What in the end are some of the conclusions to be drawn from the chronicles of women saints, whether canonized or not?
There are of course as many types of saints as there are people. Each one offers a unique glimpse of the face of God, each enlarges our moral imagination; each offers new insights into the meaning and possibilities of human life. To the extent that women’s names have been forgotten, their stories left untold, their dreams, visions, and wisdom marginalized, these possibilities remain unknown and unfulfilled. We suffer the same loss when women’s experience and examples are conformed to restrictive and stereotypical preconceptions of holiness.
But to hold up these lives is not just a matter of providing equal time. Because of the restrictions and obstacles they have overcome or transcended in a fundamentally patriarchal church and culture, I find the example of women saints particularly compelling and inspiring. They dramatize in a special way the challenge we all face to discern our own way to holiness, apart from the well-worn paths of the past or the conventional wisdom of the present. So many women saints could share the motto applied to St. Angela Merici, founder of the Ursuline order: “A Woman Faced with Two Alternatives, She Saw and Chose the Third.” More than ever before, we are in need of such models of creativity and originality.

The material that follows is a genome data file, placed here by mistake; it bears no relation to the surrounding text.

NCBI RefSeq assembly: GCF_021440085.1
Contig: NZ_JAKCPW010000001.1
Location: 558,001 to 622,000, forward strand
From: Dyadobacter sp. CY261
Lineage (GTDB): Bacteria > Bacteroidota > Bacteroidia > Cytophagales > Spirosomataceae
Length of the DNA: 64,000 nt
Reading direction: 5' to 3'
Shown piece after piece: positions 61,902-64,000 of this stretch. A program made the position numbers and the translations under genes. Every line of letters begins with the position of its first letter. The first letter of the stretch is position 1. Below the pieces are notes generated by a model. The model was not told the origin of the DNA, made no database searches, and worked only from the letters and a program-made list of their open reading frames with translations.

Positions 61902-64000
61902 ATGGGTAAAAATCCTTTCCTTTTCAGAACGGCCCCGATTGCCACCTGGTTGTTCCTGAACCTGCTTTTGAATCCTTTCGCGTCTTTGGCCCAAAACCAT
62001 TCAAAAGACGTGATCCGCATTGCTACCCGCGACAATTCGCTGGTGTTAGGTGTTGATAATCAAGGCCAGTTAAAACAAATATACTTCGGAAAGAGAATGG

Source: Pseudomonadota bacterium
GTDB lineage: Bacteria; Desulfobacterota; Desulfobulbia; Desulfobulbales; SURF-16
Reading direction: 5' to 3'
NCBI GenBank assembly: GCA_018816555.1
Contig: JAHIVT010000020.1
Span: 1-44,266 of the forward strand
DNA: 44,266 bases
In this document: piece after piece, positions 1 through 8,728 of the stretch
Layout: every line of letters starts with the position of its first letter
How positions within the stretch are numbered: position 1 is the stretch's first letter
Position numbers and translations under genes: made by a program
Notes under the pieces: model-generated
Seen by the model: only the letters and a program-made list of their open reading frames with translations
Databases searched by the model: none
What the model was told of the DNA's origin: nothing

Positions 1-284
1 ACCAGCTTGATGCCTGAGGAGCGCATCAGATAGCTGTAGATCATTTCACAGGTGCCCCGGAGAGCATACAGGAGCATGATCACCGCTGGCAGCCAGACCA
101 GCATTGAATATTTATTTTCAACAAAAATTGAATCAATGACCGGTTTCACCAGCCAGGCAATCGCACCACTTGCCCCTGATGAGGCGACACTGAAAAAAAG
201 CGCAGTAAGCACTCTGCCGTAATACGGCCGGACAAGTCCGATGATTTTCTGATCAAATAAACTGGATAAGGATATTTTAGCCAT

I look back with gratitude to the Maryknoll Sisters who encouraged me to explore these stories. In their honor, let me give the last word to the story of their founder, Mollie Rogers, an example of the creativity and originality, who died in 1950. 
Rogers dated the beginning of her vocation to a summer evening at Smith College, when a crowd of her fellow students rushed outdoors singing “Onward Christian Soldiers.” They had just signed the Student Volunteer pledge to go to China as Protestant missionaries. Mollie regretted that there was no similar Catholic mission group she could support. Making her way to the parish church, she offered a prayer, and “measured my faith and the expression of it by the sight I had just witnessed.”
Years passed. Eventually she became one of a small group of women who volunteered to join the priests in New York who were launching the mission society that would become known as Maryknoll. At first, they were confined to secretarial work. But eventually Mollie asked why there should not be a mission order for women, serving not simply as auxiliaries to the priests, but engaging in overseas mission work.